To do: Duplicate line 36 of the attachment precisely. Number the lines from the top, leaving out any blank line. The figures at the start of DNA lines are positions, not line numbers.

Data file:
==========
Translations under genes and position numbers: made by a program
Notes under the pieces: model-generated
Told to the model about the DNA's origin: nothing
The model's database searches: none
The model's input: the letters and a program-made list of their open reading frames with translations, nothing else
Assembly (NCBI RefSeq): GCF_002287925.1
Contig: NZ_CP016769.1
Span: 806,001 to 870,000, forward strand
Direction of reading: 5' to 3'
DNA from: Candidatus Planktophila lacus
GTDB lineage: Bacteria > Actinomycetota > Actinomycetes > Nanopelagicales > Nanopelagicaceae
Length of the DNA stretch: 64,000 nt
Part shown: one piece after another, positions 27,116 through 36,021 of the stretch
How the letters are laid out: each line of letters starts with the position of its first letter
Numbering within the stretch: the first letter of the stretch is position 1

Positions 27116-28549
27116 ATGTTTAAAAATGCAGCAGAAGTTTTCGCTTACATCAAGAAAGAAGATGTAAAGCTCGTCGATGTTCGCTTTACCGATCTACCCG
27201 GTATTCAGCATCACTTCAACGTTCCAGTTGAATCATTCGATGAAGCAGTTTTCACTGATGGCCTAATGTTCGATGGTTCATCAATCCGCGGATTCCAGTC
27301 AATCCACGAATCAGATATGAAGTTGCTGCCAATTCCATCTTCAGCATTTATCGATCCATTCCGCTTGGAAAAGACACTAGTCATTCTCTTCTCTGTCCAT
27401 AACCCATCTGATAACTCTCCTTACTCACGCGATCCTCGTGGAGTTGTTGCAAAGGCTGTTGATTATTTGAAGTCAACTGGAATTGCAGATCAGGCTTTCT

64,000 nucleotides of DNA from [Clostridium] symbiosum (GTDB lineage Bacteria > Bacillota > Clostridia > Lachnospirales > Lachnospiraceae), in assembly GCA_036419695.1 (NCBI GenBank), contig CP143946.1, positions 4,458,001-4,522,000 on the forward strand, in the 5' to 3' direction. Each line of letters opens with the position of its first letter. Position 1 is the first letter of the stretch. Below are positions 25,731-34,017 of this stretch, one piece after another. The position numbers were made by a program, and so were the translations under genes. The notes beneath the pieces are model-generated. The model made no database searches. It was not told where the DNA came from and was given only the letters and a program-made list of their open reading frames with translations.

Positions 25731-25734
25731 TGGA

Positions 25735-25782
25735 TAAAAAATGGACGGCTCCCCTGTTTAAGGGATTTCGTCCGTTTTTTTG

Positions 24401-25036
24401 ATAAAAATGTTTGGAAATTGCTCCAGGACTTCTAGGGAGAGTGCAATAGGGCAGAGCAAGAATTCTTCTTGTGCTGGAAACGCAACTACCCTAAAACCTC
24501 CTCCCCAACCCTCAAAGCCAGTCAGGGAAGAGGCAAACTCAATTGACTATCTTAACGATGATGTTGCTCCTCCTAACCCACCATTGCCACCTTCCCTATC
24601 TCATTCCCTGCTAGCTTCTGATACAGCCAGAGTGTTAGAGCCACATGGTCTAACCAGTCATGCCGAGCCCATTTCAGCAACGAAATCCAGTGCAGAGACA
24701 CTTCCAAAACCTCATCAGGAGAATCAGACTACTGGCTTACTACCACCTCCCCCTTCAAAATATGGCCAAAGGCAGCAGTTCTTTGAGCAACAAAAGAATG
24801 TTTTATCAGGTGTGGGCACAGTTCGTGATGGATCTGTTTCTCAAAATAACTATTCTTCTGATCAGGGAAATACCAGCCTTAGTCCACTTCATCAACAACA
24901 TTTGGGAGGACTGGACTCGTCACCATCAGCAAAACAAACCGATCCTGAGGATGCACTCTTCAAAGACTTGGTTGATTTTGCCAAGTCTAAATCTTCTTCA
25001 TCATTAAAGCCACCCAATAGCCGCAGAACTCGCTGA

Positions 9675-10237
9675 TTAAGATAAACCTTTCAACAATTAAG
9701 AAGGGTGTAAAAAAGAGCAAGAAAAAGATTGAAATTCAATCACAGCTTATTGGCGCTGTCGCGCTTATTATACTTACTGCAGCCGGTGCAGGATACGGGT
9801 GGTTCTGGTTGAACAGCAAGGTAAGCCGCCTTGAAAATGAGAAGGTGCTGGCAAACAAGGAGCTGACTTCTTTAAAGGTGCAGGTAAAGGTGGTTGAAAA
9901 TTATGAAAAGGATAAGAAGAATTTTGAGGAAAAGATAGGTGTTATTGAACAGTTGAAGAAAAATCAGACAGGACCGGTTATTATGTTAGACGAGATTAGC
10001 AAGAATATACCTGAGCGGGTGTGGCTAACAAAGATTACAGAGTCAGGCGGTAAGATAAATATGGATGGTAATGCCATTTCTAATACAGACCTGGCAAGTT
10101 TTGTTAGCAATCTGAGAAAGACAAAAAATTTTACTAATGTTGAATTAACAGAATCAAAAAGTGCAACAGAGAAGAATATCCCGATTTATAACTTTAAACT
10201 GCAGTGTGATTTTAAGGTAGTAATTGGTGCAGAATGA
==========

9701 AAGGGTGTAAAAAAGAGCAAGAAAAAGATTGAAATTCAATCACAGCTTATTGGCGCTGTCGCGCTTATTATACTTACTGCAGCCGGTGCAGGATACGGGT